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|The examples and perspective in this article may not represent a worldwide view of the subject. (December 2010)|
Attorney misconduct encompasses a variety of issues related to unethical or illegal conduct by an attorney. Attorney Misconduct may include: conflict of interest, over billing, refusing to represent a client for political or professional motives, false or misleading statements, hiding evidence, abandoning a client, failing to disclose all relevant facts, arguing a position while neglecting to disclose prior law which might counter the argument, and in some instances having sex with a client.
The advent of electronic record keeping and "e-discovery" has also resulted in a record number of attorney sanctions for a range of abuses from failure to produce to the leaking of sealed documents. In a case highlighting such abuses, in 2007 plaintiff's in a pharmaceutical lawsuit were found to conspire with attorneys and journalists to publicize protected discovery documents defying a judge's protective order.
Legal malpractice describes a separate concept such as when an attorney fails to adequately, professionally, competently, or zealously represent a client. While malpratice and misconduct may often be found in the same matter, they are separate concepts and need not both exist.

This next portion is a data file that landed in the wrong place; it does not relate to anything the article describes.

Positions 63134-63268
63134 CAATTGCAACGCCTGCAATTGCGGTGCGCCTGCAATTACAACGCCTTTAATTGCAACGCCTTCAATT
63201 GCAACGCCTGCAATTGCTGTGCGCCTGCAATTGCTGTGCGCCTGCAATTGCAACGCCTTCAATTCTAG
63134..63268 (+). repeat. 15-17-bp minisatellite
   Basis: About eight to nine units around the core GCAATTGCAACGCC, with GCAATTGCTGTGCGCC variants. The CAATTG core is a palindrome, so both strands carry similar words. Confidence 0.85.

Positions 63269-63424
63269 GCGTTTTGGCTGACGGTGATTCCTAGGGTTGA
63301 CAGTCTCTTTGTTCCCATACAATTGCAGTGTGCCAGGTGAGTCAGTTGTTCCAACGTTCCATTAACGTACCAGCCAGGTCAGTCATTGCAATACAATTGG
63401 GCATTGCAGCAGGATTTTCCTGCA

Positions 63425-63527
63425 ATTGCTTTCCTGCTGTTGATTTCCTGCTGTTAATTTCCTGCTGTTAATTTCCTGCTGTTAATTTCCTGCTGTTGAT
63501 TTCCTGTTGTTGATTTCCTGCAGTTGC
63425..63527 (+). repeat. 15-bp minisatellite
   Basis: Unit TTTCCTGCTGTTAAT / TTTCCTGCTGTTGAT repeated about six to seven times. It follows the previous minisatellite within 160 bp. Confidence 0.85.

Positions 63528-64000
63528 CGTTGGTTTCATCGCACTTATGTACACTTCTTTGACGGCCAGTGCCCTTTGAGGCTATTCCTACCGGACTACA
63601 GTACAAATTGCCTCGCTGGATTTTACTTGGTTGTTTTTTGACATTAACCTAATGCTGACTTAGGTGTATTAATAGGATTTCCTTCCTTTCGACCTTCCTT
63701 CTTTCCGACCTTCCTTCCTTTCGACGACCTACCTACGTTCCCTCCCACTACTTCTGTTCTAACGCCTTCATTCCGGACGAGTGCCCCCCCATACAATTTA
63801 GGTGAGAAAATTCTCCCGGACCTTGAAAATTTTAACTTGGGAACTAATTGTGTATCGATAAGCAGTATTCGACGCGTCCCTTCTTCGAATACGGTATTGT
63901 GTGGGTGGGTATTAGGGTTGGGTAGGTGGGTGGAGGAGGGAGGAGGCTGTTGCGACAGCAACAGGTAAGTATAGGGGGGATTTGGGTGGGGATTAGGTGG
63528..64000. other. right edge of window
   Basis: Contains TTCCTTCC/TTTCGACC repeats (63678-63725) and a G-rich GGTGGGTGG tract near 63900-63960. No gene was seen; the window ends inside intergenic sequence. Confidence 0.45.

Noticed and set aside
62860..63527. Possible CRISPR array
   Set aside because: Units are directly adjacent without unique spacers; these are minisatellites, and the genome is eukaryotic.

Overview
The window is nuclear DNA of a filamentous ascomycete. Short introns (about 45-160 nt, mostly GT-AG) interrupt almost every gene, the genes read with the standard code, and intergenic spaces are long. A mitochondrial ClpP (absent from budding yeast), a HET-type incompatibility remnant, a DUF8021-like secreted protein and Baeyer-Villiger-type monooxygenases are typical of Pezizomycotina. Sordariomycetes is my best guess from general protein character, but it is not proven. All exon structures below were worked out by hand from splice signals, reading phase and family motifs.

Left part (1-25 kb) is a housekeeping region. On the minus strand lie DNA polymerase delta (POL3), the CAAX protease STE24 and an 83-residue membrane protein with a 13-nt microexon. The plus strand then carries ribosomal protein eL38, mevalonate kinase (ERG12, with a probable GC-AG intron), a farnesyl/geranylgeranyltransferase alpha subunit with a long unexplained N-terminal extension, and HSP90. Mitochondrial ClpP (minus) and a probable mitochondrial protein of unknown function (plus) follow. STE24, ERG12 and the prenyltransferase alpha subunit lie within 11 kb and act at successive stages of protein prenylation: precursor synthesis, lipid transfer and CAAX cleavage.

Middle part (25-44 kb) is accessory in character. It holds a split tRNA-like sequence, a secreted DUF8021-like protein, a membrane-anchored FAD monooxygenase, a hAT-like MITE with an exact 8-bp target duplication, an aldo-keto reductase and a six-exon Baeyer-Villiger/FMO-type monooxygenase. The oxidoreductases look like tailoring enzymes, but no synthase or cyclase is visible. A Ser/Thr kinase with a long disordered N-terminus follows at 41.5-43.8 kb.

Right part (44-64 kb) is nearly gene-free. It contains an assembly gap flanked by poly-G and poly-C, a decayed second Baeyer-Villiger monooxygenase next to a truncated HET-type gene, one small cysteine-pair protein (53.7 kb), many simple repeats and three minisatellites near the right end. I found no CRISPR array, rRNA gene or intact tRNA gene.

The American Bar Association (ABA) has established model rules of professional conduct expected of attorneys, which most states in the U.S. have incorporated as part of their state laws. Each state issues its own set of rules governing the ethical rules and the related enforement of those rules, generally through their state bar associations. As the state bar organizations and their enforcement mechanisms are composed of lawyers who set the rules, the regulation of attorney ethics is self regulated and self policed. The self regulation of any industry by its economic participants poses an inherent conflict of interest between the professional objectives of the members of the profession and those for whom the regulation would protect. Some academic researchers and industry pundits have asserted that attorney discipline in the U.S. is ineffective, and favors lawyers and law firms.
Individual lawyers or their firms may be cited for misconduct by a judge in the originating proceedings or by a corresponding state bar.